30 July 2011

Münchner Merkur, Review by Gabriele Luster

Pavol Breslik also did not turn his back on Liszt.

Pavol Breslik also did not turn his back on Liszt. At his celebrated Festival lieder recital on Thursday in the packed Prinzregententheater, he followed in Diana Damrau’s tracks as it were, dedicating the evening to Liszt’s Petrarch lieder as she had the night before. An interesting comparison: where Damrau and Deutsch consigned themselves to the flow of the music, Breslik and his piano accompanist Amir Katz sought out the obstacles.

The two proceeded with more individuality, more unconventionality, more daring, so that the trendsetting aspects in Liszt’s music (most notably on the piano) came more strongly to the fore. Breslik performed with great vocal gesture, not shying away from forte and passion, skilfully changing registers in the process.

The singer opened the evening with Dvorak’s “Zigeunerlieder” (“Gypsy Songs”), more familiar as portrayed by palatable mezzo-sopranos. With his bright, masculine tenor, Breslik relied less on lush vocal opulence than on clear lines, scoring as a Slovakian further points with a smooth delivery in the original language. An introverted, exceedingly low-key “Rings ist der Wald so stumm und still” was followed by an „Als die alte Mutter“ bearing next to noble emphasis. One seldom hears such differentiation between these songs. Here, Amir Katz was less an accompanist than a keenly rhythmic co-creator. That Pavol Breslik is not only at home in the Czech Republic and Italy, but is also in command of virtually accent-free German, proved to be of great avantange to the wonderful poems of Heinrich Heine. In the musical form of Robert Schumann, the 16 songs of “Dichterliebe” topped off the evening.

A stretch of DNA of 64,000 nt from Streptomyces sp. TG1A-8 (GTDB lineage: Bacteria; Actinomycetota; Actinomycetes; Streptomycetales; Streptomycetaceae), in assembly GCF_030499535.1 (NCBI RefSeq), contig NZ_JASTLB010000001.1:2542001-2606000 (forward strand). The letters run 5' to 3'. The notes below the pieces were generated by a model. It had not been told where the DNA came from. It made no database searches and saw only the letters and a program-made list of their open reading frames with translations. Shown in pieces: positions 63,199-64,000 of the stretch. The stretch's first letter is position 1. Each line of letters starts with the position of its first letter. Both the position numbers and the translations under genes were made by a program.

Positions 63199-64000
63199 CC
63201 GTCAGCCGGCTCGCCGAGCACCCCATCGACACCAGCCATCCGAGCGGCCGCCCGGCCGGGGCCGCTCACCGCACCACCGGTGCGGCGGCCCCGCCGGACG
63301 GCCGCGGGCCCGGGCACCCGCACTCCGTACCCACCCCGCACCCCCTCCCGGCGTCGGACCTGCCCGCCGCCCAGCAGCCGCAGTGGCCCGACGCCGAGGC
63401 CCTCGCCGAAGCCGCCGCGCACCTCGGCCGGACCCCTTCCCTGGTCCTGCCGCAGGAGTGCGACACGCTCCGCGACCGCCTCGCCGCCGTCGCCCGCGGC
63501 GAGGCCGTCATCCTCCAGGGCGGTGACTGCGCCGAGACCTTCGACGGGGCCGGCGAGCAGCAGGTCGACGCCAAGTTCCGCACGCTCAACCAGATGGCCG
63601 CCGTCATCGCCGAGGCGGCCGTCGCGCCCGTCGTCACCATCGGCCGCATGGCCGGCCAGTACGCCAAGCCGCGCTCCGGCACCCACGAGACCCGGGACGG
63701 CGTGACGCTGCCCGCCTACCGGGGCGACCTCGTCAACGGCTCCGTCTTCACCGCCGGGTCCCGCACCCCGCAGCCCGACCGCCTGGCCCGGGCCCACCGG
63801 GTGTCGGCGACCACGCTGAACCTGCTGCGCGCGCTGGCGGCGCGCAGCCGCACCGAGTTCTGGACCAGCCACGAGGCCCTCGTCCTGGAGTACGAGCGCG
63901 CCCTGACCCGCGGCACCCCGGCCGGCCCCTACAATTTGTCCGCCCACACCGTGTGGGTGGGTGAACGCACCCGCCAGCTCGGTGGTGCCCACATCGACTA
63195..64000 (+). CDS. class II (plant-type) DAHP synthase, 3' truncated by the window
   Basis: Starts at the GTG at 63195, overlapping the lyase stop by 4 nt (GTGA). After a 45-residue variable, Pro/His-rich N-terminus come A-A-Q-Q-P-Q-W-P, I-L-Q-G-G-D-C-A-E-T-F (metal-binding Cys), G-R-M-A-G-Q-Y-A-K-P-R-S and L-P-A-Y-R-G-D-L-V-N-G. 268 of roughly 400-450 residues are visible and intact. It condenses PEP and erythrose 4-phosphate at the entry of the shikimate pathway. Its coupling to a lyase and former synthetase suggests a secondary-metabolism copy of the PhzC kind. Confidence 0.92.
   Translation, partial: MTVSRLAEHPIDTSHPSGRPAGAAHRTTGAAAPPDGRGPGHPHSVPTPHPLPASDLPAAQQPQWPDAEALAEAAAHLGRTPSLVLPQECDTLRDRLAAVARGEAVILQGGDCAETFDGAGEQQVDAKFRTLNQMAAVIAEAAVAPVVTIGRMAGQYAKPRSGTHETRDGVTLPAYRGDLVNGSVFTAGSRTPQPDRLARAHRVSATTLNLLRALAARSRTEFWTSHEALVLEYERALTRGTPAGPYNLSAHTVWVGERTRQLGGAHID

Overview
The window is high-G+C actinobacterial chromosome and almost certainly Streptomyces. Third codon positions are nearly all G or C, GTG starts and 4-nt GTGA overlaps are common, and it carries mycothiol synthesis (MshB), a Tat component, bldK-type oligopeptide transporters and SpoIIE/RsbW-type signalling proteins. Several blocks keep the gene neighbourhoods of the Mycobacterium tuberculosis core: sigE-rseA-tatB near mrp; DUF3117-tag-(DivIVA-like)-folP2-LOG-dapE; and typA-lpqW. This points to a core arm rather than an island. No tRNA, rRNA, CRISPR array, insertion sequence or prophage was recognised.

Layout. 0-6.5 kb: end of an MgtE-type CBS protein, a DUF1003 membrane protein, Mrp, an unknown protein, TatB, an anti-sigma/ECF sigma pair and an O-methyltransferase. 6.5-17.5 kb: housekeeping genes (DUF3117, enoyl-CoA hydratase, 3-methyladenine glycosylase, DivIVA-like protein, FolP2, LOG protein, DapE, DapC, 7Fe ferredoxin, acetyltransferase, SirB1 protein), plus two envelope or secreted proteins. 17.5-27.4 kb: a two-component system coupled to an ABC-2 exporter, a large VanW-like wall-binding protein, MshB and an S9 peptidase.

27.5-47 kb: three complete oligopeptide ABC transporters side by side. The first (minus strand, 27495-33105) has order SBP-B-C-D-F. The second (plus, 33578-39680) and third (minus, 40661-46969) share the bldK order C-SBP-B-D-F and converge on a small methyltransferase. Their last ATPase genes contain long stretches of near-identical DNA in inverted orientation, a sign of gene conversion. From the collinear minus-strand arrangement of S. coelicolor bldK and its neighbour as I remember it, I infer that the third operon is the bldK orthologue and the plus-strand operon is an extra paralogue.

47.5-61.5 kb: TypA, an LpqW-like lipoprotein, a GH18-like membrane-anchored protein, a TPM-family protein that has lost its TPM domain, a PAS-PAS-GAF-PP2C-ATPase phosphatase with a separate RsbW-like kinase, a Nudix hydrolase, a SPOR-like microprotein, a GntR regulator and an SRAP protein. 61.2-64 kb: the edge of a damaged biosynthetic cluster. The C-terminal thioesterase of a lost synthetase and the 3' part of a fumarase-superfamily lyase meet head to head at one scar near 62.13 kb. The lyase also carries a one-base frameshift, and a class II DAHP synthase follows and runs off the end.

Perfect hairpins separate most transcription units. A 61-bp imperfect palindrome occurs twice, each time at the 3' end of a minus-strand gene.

Breslik rendered the love songs at once without adornment and with great artistry: he piloted his voice as an instrument and almost without vibrato, allowing it nevertheless to blare like a trumpet or lightening and darkening it effectively. Running the gamut of spite, desperation, pain and a little hope in this manner, he dared to advance into the torrid – “Ich hab‘ im Traum geweinet” (“I wept in my dream”). And Katz developed this further in the performances. As the last of the encores, Breslik treated us to a Slovakian folk song: a cappella.

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